Second, Kenyan education places too much faith in marketplace choice, which parents have because of expanded access to charter schools. This weakens the public school structure that is fundamental to many successful education systems. Whatever a parents’ wages are, it will determine the type of education your child gets.
Finally, more students in Kenya have novice or nonprofessional teachers in their classrooms today than ever. Frequent turnover of teachers in thousands of Kenyan schools undermines the entire education system. To be a teacher in Kenya is a calling. It is a known fact they are not the best paid, and iften have to go under the same impoverished state as their students.
What would be the way forward then? Kenya can’t become Finland, but there is a lot we can learn about what works and what doesn’t.
One affordable and smart step would be to terminate policies and practices that prevent Kenyan teachers from teaching what matters most to their students. Redesigning current punitive accountability for schools and abolishing unnecessary standardized tests would remove a big burden from schools and leave teachers with more time to focus on real learning.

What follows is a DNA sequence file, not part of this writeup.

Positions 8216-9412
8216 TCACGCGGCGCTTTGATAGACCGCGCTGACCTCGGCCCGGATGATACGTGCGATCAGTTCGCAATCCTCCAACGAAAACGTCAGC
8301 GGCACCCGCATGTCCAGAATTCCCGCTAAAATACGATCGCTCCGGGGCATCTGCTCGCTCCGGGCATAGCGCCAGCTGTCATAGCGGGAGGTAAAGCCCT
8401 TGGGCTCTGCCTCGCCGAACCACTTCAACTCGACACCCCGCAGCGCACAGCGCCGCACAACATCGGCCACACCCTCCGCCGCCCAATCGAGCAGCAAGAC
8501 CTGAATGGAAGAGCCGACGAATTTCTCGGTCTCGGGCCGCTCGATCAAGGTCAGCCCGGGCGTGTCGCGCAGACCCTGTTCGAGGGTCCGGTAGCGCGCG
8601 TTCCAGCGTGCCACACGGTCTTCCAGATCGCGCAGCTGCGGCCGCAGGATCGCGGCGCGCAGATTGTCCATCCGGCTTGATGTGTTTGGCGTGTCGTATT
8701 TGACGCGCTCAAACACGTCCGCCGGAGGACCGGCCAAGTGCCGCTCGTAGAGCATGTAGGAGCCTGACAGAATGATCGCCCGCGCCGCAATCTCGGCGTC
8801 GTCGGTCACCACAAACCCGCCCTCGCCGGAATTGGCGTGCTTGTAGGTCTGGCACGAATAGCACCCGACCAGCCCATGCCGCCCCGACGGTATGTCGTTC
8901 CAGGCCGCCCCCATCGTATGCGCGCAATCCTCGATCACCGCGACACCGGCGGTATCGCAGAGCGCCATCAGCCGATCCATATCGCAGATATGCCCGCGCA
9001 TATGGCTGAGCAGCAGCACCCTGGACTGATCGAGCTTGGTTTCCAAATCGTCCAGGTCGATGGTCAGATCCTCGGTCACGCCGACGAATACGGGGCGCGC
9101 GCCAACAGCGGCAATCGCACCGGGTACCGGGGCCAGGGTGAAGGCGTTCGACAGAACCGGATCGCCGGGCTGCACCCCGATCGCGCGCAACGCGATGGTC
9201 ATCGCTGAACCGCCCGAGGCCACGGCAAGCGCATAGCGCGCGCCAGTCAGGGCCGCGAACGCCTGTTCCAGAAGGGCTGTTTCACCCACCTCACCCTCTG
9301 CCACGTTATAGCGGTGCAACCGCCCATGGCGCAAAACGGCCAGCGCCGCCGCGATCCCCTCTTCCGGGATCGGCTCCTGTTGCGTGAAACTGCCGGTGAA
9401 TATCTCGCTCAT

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The ultimate test for the Kenyan education system will be whether it can bring equity to the forefront of education policies. When poverty explains up to half of student achievement, schools must have measures to better cope with the harmful consequences that disadvantaged family backgrounds have on teaching and learning in many schools. Enhancing equity has been one key to success in Finland.
As you complete your national exams, think about what that means for your life. We should really move away from training students to be employed-no wonder all job spheres are now saturated. There are more employees coming up every day, and very meager numbers of employers coming up. Life has so much more above books. It is time we taught it in schools too. We should teach them, not train them to cram.
By Pasi Sahlberg and Rhoda Okono